In 1819, she went to Philadelphia with her father, and was introduced to the Quakers. The Quakers condemned slavery, which immediately won Sarah’s heart. She also admired them because they allowed women to become leaders in their churches. Sarah came back home, but she could no longer turn a blind eye to the suffering of the slaves. She moved to the North. Her sister Angelina soon joined her there.
The Grimke sisters were good people! I was so sorry to see them go, but I understood their need to move away from the horrors of slavery. Though I was a growing city, there were many things I couldn’t change. People will do as they will do. The Grimkes would work tirelessly for the rest of their lives, trying to make this old world a better place to live in.
But, I digress, as I am wont to do. Somewhere along in there, a controversy began over the degree in which the Federal government should be allowed to mess in South Carolina’s affairs. During this period, over 90 percent of Federal funding was generated from import duties, and we paid heavily. As time went by, my people became more and more devoted to the idea that state’s rights were superior to the Federal government’s authority.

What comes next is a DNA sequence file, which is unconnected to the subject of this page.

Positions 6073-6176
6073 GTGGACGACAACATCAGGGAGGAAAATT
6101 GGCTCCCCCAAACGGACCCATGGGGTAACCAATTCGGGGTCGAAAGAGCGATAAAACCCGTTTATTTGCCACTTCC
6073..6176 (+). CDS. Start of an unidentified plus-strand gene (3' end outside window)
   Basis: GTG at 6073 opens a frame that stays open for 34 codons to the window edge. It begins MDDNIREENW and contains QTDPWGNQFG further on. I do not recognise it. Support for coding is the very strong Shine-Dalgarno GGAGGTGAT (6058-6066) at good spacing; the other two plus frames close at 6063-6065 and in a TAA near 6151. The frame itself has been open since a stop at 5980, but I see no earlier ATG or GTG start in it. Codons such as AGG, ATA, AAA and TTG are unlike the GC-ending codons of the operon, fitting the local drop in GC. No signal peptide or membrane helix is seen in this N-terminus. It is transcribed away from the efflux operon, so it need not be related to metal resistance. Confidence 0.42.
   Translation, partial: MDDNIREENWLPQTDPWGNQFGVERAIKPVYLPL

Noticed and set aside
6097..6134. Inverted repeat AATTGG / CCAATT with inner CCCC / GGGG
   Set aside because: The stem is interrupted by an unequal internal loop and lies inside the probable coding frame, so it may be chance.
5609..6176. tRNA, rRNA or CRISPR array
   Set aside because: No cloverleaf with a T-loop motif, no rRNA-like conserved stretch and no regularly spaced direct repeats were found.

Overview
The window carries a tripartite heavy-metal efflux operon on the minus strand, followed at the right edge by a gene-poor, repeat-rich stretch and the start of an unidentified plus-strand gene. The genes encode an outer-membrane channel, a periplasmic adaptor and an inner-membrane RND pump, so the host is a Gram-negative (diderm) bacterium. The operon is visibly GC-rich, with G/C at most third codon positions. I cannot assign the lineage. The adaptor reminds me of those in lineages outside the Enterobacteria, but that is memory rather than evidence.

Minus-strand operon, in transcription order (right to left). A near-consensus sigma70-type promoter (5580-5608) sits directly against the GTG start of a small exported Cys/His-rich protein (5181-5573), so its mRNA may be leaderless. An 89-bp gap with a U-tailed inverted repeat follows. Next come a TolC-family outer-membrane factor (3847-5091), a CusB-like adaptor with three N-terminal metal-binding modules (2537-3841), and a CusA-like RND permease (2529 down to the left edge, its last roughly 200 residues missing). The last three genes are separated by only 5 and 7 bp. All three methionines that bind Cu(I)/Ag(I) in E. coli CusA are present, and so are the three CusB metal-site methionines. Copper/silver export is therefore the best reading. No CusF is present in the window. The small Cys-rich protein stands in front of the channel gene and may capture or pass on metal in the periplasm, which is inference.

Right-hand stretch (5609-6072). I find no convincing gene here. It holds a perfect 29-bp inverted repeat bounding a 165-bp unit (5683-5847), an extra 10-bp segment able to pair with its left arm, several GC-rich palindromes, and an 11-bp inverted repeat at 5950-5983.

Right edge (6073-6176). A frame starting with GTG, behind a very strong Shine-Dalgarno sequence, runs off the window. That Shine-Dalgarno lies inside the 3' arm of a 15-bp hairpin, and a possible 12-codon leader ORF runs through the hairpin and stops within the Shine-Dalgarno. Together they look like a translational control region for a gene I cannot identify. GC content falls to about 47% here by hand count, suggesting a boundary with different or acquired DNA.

In the 1820s, South Carolinian John C. Calhoun developed the theory of nullification, which allowed a state to reject any federal law it considered to be a violation of its rights. In 1832, South Carolina passed the ordinance of nullification, which was pointed directly at the most recent tariff acts.
Federal soldiers came to our forts and began to collect tariffs by force! A compromise was reached, and the tariffs were gradually reduced, but hard feelings were created, and continued to grow in the coming decades.
During the antebellum period, Charleston continued to serve as a center of commercial activity for the South’s plantation economy, which depended heavily upon slave labor. Slaves were regularly sold on the north side of the Customs House.